Why, you ask? A 301 redirect takes the link value loss hit once. Once a 301 is in place, a user never lands on the duplicate URL version. They are redirected to the canonical version. If they decide to link to the page, they are going to provide that link to the canonical version. No link love lost. Compare that to the canonical tag solution which keeps both URLs resolving and perpetuates the link value loss.
I get it. You want to know if it was worthwhile to send a sample wrench to the crazy blog lady for review. What happens when another blogger clicks through her link and then makes her own post about your products USING THE SAME URL? Your fancy tracking trick isn’t so effective anymore, is it?
You’d be much better off to record that referral and then do a 301 redirect to the canonical URL version. Other web surfers will link to and share the appropriate URL and you won’t be losing that 1-10% of your hard earned link love on an ongoing basis.
URLs like these occur when a webpage allows the user to sort search results based on various elements, such as price. For the purpose of this example, I’m going to assume that this search result page is more like a high quality landing page with some search results embedded. This way I don’t have to get into the whole ‘search results in search results’ issue.
Rather than using the canonical tag here, I’d use the meta robots ‘noindex’ tag (which really means ‘noindex,follow’ because follow is implied as the default). This allows the search engines prioritized access to some of the most important pages linked from this one. By using the ‘noindex’ robots meta tag, the page will stay out of the search index but any link value will be passed through to the pages that are linked from this one.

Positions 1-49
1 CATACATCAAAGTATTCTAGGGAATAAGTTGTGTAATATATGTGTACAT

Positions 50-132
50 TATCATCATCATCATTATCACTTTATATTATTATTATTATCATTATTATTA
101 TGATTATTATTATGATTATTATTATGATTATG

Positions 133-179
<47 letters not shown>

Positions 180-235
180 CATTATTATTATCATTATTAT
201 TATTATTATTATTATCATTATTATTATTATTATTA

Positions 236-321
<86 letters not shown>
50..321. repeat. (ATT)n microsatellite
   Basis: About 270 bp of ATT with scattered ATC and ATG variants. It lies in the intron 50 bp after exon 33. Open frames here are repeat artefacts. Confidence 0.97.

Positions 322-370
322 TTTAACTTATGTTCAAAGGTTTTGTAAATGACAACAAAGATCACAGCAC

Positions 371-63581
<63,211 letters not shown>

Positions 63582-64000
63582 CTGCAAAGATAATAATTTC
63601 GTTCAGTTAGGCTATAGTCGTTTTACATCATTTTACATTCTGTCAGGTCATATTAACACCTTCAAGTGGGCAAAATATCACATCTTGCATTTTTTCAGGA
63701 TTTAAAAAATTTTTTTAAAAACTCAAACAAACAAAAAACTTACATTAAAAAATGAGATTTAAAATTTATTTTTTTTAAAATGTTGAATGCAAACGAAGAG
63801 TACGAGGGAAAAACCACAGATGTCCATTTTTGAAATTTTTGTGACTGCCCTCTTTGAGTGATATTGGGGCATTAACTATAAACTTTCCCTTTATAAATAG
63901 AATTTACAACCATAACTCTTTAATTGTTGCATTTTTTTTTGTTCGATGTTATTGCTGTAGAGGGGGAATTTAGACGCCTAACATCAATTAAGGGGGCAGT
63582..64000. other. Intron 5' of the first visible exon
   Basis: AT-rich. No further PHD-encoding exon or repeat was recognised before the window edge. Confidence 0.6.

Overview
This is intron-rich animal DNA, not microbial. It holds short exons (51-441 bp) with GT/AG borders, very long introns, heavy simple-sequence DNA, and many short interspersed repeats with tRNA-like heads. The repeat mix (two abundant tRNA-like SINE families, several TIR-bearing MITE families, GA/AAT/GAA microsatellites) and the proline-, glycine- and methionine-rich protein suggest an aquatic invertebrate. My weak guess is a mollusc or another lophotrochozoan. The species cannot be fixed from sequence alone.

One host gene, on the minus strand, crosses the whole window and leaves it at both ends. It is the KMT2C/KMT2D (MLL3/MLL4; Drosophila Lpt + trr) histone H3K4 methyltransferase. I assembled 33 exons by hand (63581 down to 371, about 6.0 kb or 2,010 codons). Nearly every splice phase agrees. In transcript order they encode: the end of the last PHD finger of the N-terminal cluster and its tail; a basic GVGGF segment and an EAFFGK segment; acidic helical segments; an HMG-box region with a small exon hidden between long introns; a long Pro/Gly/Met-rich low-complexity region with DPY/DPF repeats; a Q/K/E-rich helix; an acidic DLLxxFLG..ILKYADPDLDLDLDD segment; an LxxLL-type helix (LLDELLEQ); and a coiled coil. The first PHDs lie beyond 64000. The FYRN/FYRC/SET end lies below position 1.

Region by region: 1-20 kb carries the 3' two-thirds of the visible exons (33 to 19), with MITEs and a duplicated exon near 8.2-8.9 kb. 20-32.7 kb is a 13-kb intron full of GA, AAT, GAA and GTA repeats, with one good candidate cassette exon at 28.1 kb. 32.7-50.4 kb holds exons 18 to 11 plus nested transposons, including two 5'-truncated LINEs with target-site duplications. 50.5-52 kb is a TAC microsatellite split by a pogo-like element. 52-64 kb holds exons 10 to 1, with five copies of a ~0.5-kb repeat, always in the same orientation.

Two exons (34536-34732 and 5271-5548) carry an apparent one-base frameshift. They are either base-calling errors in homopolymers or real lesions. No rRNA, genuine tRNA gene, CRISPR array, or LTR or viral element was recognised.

If your website’s print pages include a link back to the original page, you can use the meta robots ‘noindex’ tag here too. The page stays out of the index and any link value will be passed back to the original, canonical, web version of the page.
See how that works? I challenge you to hand me any duplicate content scenario and I’ll be able to find you a solution that is better for your SEO program, at least from a pure SEO best practices standpoint, than the canonical tag.
I just know somebody is going to bring up the robots.txt file as a duplicate content solution. Before you do, remember that the robots.txt file is intended to block certain pages or directories from search engine indexing. It doesn’t consolidate link juice, basically creates a dead end. Before you even think about using the robots.txt file for anything but a place to point to your XML Sitemap, you should
check out my recent post on the topic, Serious Robots.txt Misuse & High Impact Solutions.
Still want to go with the canonical tag, because of reasons other than pure SEO? Perhaps your IT department isn’t sitting on their thumbs waiting for your next massive SEO project?
The level of search engine support for the canonical tag varies greatly. Google supports it on both single domains and across multiple domains. Bing considers the canonical tag a ‘hint’ and I haven’t heard of any canonical tag implementations that have impacted the Bing index. Have you? Surely there has to be one…
Correcting the systems that generate duplicate content in the first place is the best solution. If that isn’t possible, look to other solutions like 301 redirects and the meta noindex tag instead.
If you are going to implement the rel canonical tag, please, please make sure it is correct before you launch. Take a look at Dr. Pete’s recent post, Catastrophic Canonicalization, to read about his test. Not every website is as lucky as Dr. Pete in their recovery after a failed canonical tag implementation. We see examples of it all the time in Q&A.